Is Quebec creative?

Absolutely, and for two reasons. First, we are a French-speaking island immersed in an English-speaking sea. This is a fabulous opportunity, which forces us to be creative. The most significant examples are television and film: our distinctive language pushes us to do things differently. This is not the case in Toronto, where people only consume American content.

Second, Canada is a great place to be. Here, we employ people from 90 different countries. They feel at home here. Working for a Canadian company gives them confidence.

The strength of the language and the host country creates a buzz. That’s what makes us more creative than elsewhere.

What about the individual level?

We are all creative. Except that we don’t always cultivate our creativity. In the billing department, for example, we don’t have creative challenges every morning, but we can innovate on factors that influence the work: adopting new technologies, improving communication with colleagues, the relationship with the hierarchy, etc.

For that, everyone has to think and understand how creativity can help them have a fuller, more interesting life. Everyone has to stop and research the best procedures and ask themselves: what can I improve at my level?

I like to think that most people are open to new ideas. I am an eternal optimist.

In your book, you give a lot of advice to this effect. For you, creativity seems to be closely linked to human values.

You are right. I firmly believe that success does not come from the company, but from the individuals. With Cirque, I learned the importance of developing a common work. With us, there is no star. The star is the show.

Common strengths are at the heart of what we do. We don’t need to create a team spirit because here, it’s fundamental: we can’t do anything without each other! There is no show without a director, artists, musicians, costume designers and a casting team. In total, 20 to 25 disciplines are necessary for each new creation. We can gather up to 150 professionals!

The importance of team spirit is true in all companies, even if, unfortunately, it is not always recognized.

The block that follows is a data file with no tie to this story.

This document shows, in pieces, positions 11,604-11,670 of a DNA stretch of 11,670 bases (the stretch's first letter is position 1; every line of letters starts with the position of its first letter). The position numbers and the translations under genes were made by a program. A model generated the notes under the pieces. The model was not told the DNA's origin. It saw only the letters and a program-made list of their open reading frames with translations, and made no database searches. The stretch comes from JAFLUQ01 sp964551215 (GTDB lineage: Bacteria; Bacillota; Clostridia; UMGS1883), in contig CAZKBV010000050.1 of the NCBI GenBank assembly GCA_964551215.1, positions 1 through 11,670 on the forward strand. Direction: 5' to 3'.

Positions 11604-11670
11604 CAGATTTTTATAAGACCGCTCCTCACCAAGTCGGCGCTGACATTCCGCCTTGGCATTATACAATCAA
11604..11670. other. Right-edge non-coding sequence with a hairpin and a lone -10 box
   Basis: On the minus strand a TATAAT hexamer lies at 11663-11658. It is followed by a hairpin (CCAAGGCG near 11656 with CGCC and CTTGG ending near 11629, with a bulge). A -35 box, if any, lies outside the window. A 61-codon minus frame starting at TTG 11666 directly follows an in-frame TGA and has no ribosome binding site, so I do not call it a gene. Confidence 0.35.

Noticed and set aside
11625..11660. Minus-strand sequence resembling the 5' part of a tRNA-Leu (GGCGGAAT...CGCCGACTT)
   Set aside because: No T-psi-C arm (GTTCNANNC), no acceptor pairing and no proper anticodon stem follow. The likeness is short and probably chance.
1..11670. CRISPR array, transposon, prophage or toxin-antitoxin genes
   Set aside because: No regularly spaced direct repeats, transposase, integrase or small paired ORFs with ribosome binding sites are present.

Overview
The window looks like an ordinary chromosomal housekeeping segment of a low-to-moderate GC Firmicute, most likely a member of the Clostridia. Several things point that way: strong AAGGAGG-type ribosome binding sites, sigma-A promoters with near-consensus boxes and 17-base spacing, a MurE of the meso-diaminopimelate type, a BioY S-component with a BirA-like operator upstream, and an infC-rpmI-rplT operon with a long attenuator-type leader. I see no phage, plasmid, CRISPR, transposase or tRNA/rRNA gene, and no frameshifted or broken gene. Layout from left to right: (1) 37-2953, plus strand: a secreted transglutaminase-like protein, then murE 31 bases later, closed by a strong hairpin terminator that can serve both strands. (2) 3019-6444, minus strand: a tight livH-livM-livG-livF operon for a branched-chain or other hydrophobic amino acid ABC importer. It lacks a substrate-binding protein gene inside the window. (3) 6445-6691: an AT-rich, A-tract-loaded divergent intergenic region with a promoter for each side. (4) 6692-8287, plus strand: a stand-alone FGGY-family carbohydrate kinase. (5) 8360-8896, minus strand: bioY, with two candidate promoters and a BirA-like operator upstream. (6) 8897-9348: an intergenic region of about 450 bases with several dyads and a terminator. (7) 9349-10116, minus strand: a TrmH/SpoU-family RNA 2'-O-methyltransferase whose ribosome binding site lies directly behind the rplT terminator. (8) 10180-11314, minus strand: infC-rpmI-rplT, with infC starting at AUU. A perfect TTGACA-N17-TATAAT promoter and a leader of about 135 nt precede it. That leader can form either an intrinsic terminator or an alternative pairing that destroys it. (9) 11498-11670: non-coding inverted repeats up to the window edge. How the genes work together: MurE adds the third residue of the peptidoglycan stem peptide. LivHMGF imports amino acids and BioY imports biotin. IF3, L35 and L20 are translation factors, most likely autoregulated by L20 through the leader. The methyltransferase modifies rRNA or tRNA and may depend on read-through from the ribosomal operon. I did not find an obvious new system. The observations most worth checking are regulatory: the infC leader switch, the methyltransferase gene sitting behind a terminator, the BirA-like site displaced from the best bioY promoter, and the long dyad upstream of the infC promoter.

Why are you involved with the Factry today?

After my book was published, I decided to get involved with the Factry to help promote this school of creative sciences, which I love. I was very impressed by the work of the two co-founders, Marie [Amiot] and Hélène [Godin]. We share the same belief in the power of creativity. The release of my book allows us to collaborate and extend the actions of the Factry even further.

Now, every time I give a talk, I promote the Factry. We also plan to do one or two public events to promote the school. But above all, we are working on a more ambitious project: a training program that will aim to help companies be more creative. For managers, but also for employees who are aware that they could develop their career with the Factry’s creativity training. We plan to offer the workshop in the fall.

This company has managed to innovate in an exceptional way and this is an incredible achievement. It is with great pleasure that I will modestly contribute to it. I think this team deserves to be taken to the next level. I am convinced that it will happen.

My dream is to one day meet someone who will say, “I trained with you at the Factry, and this is what I achieved with it!” That’s all I wish for myself.

For two or three years, Daniel Lamarre will continue to hold an executive position at Cirque du Soleil, as Vice Chairman of the Board of Directors. This will ensure the transition to the new management.

Nathalie Schneider

Nathalie Schneider is a journalist specializing in the outdoors and adventure tourism and has a large number of field reports to her credit. She is an outdoor columnist for Le Devoir and occasionally for Radio-Canada radio. She is also interested in subjects related to society, art and the environment.